I’ve just finished reading Mark Thomas’ Extreme Rambling, a fascinating and funny account of the comedian’s attempt to walk the route of Israel’s security barrier. It isn’t a book that is likely to appeal to any of Israel’s apologists, though his route took in both sides of the fence and the effects of terrorism are acknowledged from the first. By its nature, this is an anecdotal account rather than a rigorous political analysis but in the end the stories of individuals and families matter more than grand political narratives.
I’ve not been in the habit of posting book reviews, and I’m not intending to start now. Thomas concludes that while the usual rationale given for the barrier is security, “This barrier of wire and concrete is a blunt instrument of complex desires but, unfold them, and this wall, this fence, this military barrier, is the continuation of the conflict in concrete and wire form. It imposes a de facto border, creating a one-sided ’solution’ achieved not through negotiation but through subjugation. It claims security but grabs land, which settlers then build upon. It is no mere protective shield but a military entity which … has the added intent of destroying a possible Palestinian state.”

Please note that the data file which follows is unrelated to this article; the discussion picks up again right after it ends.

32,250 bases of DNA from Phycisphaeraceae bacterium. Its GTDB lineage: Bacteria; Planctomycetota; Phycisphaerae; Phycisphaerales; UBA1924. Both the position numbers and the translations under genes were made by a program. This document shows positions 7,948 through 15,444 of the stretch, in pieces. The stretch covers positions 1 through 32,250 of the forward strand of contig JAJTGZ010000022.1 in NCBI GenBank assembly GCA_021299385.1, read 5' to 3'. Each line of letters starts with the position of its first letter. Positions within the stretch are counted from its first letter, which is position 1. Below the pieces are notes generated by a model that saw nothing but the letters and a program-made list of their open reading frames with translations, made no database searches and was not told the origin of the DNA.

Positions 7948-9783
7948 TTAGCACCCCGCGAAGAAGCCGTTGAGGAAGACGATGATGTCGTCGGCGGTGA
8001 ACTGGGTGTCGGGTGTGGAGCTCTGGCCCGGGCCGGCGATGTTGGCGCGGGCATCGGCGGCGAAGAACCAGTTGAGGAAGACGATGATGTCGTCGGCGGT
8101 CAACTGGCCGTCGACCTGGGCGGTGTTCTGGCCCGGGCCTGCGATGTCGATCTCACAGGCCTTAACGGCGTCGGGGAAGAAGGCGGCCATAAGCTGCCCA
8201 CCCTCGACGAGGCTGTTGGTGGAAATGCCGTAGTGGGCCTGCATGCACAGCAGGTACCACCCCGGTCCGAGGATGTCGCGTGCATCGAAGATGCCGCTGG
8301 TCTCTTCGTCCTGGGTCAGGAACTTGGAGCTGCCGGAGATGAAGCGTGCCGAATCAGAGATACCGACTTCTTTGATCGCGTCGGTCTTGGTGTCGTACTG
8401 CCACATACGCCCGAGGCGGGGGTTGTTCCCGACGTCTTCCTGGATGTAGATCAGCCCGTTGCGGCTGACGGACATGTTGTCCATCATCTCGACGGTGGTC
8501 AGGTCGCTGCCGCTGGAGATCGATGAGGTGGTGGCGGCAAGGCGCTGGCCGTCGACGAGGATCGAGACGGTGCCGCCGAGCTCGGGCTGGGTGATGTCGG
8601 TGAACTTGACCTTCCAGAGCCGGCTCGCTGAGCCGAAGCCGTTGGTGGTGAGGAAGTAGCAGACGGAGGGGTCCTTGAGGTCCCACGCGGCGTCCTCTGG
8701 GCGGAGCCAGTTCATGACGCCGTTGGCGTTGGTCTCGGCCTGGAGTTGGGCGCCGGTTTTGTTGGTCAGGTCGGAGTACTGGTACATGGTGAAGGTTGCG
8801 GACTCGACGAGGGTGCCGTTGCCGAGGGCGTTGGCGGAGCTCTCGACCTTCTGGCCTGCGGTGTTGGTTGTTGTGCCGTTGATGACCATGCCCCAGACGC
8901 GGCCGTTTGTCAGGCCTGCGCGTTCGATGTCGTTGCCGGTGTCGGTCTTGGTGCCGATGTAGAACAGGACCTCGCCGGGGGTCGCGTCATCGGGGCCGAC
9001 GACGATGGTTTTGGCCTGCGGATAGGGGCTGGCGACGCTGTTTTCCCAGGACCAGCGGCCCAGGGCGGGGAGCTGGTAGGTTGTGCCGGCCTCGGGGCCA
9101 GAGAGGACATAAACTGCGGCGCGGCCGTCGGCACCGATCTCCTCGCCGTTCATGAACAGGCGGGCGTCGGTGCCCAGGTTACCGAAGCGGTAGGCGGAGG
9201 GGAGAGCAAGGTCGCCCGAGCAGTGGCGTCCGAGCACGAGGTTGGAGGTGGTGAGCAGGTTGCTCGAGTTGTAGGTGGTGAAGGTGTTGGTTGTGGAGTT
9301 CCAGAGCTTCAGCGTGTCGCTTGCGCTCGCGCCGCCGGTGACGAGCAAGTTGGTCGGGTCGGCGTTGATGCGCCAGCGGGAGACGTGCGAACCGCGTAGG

This is not a book that will convince a Zionist. (I doubt such a book exists) But if you want to understand something of the barrier’s effects on those who live in its shadow, this would not be a bad place to start.